Briarcliff High School To Offer New Engineering Capstone Course in Fall

Hydraulic Excavator built by students in Mr. Sandomenico’s class

Taking an engineering class can give you a pretty good idea of what the field is all about. But how can you tell if engineering is the right profession for you?

In fall 2023, Briarcliff High School students who are thinking about majoring in engineering in college will have the opportunity to see what working as an engineer would be like.

The school will be offering Engineering Design and Development as an elective, which will be taught by either teachers Chris Lo or Ted Sandomenico.

“Ted and I wanted to create a course which would bring together all of the knowledge that students who have taken Introduction to Engineering and Principals of Engineering have learned,” Lo said. “It will culminate in a team project, which makes it a capstone course. It is for juniors and seniors who have taken both engineering courses.”

According to Lo, students will research a problem that they want to solve using engineering and look up different methods for how to solve it. They will conduct surveys to find out people’s opinions and will also reach out to local engineers who might be able to advise them.

“In Intro to Engineering, students build a cardboard chair,” Lo said. “They create something that is comfortable to sit on, which is also aesthetically pleasing. In the new engineering course, students can build something using more substantial material. We always recommend that students start with something simple and build on that, such as using a different material, or adding features.”

Students will have a chance to explore all types of engineering in the course.

“There has to be a physical component to this project, so if they want to explore computer engineering, they will, perhaps, build a chip,” Lo said. “They can even engineer a bridge and build a prototype. They will do a proof of concept and build a scaled model.”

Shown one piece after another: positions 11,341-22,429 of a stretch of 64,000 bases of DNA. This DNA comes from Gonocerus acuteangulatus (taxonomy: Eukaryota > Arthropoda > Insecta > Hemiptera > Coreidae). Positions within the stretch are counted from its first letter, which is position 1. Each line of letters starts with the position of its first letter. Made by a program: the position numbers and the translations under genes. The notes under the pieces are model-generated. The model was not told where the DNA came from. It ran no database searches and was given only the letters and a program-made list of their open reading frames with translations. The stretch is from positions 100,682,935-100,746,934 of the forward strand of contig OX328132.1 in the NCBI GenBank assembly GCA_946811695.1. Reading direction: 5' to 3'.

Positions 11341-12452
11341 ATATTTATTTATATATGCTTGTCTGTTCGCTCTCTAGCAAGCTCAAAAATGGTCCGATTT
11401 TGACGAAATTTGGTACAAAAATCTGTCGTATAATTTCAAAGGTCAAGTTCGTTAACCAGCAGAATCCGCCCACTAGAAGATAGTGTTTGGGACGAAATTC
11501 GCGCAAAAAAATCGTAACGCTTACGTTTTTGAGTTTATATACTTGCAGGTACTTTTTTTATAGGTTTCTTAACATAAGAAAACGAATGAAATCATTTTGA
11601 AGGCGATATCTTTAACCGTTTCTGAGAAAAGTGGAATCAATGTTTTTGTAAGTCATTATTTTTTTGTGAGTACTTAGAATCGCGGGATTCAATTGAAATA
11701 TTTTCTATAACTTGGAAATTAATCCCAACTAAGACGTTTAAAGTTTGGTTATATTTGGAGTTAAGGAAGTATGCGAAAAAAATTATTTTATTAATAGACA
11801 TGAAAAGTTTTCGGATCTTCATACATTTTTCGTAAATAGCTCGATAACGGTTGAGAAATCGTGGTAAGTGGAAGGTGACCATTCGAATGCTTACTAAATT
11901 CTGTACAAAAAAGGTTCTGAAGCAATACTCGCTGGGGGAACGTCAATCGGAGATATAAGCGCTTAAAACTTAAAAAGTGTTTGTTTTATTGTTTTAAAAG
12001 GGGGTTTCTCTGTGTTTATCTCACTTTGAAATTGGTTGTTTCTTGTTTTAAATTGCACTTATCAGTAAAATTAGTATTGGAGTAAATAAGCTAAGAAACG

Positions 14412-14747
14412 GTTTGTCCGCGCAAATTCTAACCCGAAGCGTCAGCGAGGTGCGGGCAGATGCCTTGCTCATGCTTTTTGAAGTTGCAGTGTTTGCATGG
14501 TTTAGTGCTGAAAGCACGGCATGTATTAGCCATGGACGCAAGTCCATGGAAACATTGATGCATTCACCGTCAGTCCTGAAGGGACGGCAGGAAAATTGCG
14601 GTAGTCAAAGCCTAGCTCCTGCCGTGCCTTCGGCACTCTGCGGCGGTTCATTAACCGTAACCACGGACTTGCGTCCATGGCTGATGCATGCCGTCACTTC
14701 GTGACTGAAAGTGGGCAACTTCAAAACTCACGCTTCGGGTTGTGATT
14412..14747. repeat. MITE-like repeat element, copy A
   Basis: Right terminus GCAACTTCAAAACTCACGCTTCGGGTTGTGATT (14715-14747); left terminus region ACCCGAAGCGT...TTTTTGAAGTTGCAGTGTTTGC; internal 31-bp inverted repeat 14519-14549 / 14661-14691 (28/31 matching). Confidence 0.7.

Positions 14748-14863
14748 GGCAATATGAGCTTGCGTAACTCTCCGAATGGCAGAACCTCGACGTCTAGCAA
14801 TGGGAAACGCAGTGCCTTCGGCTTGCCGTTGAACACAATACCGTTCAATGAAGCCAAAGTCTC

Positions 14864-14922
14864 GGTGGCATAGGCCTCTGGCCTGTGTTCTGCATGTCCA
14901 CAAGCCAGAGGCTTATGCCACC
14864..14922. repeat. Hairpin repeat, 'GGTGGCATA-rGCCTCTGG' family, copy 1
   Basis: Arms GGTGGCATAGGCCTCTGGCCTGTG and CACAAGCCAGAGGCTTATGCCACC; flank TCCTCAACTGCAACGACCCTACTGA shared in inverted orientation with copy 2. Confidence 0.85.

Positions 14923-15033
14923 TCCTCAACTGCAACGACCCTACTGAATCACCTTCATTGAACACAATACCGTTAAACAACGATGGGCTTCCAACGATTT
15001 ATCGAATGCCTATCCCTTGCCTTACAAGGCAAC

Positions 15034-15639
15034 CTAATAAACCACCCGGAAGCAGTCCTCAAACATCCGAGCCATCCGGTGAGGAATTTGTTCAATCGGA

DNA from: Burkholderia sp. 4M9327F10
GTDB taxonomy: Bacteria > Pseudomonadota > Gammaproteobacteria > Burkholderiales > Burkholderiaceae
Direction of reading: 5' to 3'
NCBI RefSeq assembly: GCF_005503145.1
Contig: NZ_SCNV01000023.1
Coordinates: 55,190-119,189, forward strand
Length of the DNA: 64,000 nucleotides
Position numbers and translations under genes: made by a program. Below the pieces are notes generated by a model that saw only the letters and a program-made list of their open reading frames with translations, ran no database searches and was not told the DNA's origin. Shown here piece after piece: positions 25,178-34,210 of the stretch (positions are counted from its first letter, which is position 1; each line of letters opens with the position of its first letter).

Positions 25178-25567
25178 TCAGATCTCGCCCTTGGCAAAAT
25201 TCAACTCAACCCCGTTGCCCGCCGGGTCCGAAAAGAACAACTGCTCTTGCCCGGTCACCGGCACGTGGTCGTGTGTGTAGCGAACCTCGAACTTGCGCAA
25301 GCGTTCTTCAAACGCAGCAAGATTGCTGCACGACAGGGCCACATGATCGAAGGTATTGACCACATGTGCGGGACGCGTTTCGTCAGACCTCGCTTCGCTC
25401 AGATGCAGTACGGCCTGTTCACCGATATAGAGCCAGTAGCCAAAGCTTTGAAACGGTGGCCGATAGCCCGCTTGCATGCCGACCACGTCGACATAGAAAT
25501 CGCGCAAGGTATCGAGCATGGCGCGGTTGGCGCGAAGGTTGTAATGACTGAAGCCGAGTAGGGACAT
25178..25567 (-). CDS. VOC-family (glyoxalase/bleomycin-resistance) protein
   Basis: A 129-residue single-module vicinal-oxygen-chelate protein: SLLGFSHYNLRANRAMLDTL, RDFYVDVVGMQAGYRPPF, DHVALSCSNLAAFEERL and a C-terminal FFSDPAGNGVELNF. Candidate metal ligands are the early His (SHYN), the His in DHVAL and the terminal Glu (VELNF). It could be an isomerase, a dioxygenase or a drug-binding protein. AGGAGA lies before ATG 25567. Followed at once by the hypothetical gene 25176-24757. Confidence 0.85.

Students will have access to a variety of materials.

“We will have a budget and may be able to purchase material, or use recycled material,” Sandomenico said. “For example, if a student wants to build a wind turbine, they could use recycled metal.”

The next stage in the project will be developing and testing prototypes. Students will create a detailed drawing of what they want to build, as well as provide a timeline.

“We will teach them how to manage their project and oversee the stages to make sure that they are progressing as planned,” Lo said. “In the other two courses, the timelines are prescribed, but here, it is entirely up to the teams to create one.”

At the end of the school year, students will present their project to a panel of teachers and possibly engineers.

“This is a great course for students interested in engineering but who may not be sure what kind,” Lo said. “It is also great for students who are building something as a science research project, because they will be able to use the time in this class to build and research. We also want to encourage students in our robotics team to come here to build their robots. I would recommend this course to anyone who is interested in building something towards solving a problem.”

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